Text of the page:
Near the beginning of mythological time in the Germanic Pagan cosmology, a war erupted between the Æsir and the Vanir, two tribes of competing gods with noticeably different functions. While I’ve covered this war tangentially previously, the war has immense repercussions and is fundamental to the understanding* not only of mythological figures such as Odin and Freyja, but also aids in understanding the pre-Christian Germanic worldview.
The war is attested most thoroughly in the Eddic poem Voluspa and in two prose accounts from scholar Snorri Sturluson, one in Ynglinga Saga and the other from Skaldsaparmal. The prose accounts conflict but we know that Snorri was not attempting to preserve or transmit the ancient culture so much as use it as a teaching tool in writing poetry, song, and story; it’s also possible that the accounts came to him in multiple forms and we simply don’t have access to all of them.
Here’s Voluspa; I’ll paraphrase Snorri in a moment:
- The war I remember, | the first in the world,
When the gods with spears | had smitten Gollveig,
And in the hall | of Hor had burned her,
Three times burned, | and three times born,
Oft and again, | yet ever she lives.
- Heith they named her | who sought their home,
The wide-seeing witch, | in magic wise;
Minds she bewitched | that were moved by her magic,
To evil women | a joy she was.
- On the host his spear | did Othin hurl,
Then in the world | did war first come;
The wall that girdled | the gods was broken,
And the field by the warlike | Wanes was trodden.
- Then sought the gods | their assembly-seats,
The holy ones, | and council held,
Whether the gods | should tribute give,
Or to all alike | should worship belong.
The above gives a far more detailed account of the war itself than Snorri does; he focuses more on the peace treaty and the fruit it bears, namely poetry and wisdom.
In Skaldskaparmal, no reason for the war or account of it is given; Snorri simply says that “The gods had a dispute with the folk which are called Vanir, and they appointed a peace-meeting.” The account in Ynglinga Saga is a bit more detailed: Snorri explains that Odin and a great army went to war with the Vanir, the war was long and destructive, and eventually the two sides sought peace to end the destruction. In neither account does Gollveig/Heith or her slaughter factor into the account. We’ll come back to her.
In the account in Skaldskaparmal, Snorri is attempting to explain where the “mead of poetry” comes from, a drink that inspires poets, singers, writers, and those seeking creative inspiration from Bragi, the god of poets. In this part of the Prose Edda, Snorri is treating the existence of the gods as a given, to allow his students, potential poets and storytellers, to understand the forms of poetry. Here, he tells of how the peace between the Aesir and Vanir was established by the gods all spitting into a vat as a sign of their now-mixed fortunes. The gods decided that having a token was not enough and took their combined spittle and shaped it into the form of a man, who they named Kvasir. Being constructed from such a divine ingredient made Kvasir exceptionally wise, perhaps even the most wise being in all the nine realms, and when he made a judgment on a question, all knew that his answer was unassailably true. Kvasir’s story did not end happily: one day a pair of deceitful dwarfs invited them into their home, killed him, mixed his blood with honey, and from this created the mead of poetry.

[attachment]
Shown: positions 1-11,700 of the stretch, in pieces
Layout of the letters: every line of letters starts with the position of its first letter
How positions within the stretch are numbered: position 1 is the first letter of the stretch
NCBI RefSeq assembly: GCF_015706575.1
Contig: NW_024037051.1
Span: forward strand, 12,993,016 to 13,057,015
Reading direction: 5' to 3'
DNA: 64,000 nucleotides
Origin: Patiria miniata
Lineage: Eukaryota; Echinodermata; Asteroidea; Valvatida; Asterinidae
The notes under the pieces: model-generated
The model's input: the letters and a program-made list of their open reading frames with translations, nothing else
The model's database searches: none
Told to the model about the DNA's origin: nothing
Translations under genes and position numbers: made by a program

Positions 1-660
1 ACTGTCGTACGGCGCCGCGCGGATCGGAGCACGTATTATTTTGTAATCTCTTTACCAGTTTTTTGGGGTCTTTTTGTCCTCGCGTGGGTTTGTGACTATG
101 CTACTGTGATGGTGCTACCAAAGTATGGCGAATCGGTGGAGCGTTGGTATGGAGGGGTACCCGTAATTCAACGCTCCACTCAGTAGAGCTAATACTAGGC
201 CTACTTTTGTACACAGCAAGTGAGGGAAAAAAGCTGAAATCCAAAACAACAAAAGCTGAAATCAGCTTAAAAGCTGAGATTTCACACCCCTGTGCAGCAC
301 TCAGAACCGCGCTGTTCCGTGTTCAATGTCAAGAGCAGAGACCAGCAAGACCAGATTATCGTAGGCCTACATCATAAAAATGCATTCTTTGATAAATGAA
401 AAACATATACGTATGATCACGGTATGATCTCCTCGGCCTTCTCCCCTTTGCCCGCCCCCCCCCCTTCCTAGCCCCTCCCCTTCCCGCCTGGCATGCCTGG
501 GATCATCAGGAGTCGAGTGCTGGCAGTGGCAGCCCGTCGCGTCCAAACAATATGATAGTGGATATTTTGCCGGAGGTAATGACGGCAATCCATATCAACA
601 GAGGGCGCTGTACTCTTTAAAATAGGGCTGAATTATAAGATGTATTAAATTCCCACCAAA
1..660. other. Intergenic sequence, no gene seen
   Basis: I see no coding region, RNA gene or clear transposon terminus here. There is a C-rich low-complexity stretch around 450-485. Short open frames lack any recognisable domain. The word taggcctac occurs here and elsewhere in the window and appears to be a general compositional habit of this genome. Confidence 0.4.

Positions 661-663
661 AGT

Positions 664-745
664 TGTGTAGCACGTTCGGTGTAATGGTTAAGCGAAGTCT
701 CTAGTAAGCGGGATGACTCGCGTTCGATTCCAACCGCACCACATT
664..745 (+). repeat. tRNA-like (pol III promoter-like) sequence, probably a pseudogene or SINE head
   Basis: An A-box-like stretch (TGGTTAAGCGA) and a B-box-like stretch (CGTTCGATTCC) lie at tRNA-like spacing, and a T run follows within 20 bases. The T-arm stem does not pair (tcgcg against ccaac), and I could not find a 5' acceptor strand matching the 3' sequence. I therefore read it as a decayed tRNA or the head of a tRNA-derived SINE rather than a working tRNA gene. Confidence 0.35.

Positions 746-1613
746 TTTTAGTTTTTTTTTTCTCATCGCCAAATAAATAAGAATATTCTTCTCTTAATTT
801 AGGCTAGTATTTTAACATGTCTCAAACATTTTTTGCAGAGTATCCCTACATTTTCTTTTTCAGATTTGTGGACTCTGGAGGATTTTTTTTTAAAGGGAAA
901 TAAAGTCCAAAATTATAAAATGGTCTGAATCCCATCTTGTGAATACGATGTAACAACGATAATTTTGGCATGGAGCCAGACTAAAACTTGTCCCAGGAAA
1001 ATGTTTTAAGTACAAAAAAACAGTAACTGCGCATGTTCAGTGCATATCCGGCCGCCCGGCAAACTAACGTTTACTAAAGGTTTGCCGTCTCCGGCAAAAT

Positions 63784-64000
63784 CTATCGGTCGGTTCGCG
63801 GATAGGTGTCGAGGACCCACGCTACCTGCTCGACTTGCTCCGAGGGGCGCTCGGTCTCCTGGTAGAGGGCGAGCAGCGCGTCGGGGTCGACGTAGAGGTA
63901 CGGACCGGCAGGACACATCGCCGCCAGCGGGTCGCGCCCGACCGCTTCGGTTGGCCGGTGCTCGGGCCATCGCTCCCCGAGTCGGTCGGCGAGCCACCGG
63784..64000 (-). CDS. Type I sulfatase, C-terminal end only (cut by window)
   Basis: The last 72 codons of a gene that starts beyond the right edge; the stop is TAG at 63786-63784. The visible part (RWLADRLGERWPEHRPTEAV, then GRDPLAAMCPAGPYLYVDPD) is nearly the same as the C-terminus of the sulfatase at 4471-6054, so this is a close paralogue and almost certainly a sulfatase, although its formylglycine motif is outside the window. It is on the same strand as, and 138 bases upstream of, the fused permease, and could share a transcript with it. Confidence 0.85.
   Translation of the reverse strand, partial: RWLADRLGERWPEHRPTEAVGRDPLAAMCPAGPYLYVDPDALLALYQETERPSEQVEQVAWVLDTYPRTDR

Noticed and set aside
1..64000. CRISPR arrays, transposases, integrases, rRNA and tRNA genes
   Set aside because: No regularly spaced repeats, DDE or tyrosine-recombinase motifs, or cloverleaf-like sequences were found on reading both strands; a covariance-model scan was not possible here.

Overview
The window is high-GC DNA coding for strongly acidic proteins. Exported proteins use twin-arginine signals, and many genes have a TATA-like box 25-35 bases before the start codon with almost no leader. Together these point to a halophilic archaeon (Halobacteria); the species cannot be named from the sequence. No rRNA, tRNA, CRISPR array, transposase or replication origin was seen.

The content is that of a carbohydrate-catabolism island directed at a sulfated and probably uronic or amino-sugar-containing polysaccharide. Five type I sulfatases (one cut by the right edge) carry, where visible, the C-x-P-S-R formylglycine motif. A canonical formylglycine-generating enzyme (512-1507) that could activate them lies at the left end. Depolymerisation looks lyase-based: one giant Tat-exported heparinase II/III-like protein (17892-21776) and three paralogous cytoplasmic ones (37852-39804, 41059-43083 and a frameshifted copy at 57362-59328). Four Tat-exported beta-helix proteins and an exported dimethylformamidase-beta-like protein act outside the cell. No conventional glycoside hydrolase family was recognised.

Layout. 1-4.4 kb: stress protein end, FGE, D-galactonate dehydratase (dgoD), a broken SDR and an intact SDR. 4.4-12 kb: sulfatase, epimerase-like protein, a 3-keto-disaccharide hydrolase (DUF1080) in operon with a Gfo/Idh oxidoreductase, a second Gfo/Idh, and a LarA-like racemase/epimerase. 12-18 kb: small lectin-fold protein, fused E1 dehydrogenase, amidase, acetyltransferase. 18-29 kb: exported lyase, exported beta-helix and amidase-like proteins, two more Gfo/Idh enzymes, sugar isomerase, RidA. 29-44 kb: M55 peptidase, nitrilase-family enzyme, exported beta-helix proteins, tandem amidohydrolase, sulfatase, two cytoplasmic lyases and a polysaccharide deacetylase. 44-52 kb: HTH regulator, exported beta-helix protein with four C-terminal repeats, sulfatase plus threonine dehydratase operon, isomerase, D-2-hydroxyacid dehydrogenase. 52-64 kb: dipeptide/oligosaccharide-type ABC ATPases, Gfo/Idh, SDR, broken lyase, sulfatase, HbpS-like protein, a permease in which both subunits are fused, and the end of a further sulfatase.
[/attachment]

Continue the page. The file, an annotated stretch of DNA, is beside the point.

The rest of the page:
Snorri tells the story differently in Ynglinga Saga, where his goals are a bit different: he’s attempting to give a detailed explanation of the kings of Norway and how they descended from Odin. Snorri was a Christian, living in Iceland which had converted to Christianity over two hundred years before; he could not allow for the possibility that Odin was a god, but Odin and his kin were still a major feature of Icelandic stories.
In Snorri’s version of the story from Ynglinga Saga, the Aesir and Vanir exchanged hostages as part of the peace settlement to end the war. Among those sent by the Vanir were Kvasir the wise, Njord the rich, and his children by his sister Frey and Freyja. Among those sent by the Aesir were a man associated with Odin named Hoenir, perhaps well-suited to being a chief, and a man among the wisest of all named Mimir. Any more hostages exchanged were not named. The Vanir did in fact appoint Hoenir as their new chieftain, and he relied heavily on the counsel of Mimir. However, the Vanir came to notice that any time a council was held without Mimir’s presence, Hoenir would only reply “Now let others give their advice” when asked to make a judgment on a question of any difficulty. In furious vengeance, the Vanir responded by decapitating Mimir and sending his head back to the Aesir. Not one to waste an opportunity for knowledge, Odin took Mimir’s head, carefully preserved it through magic, and consulted with Mimir for the rest of his days.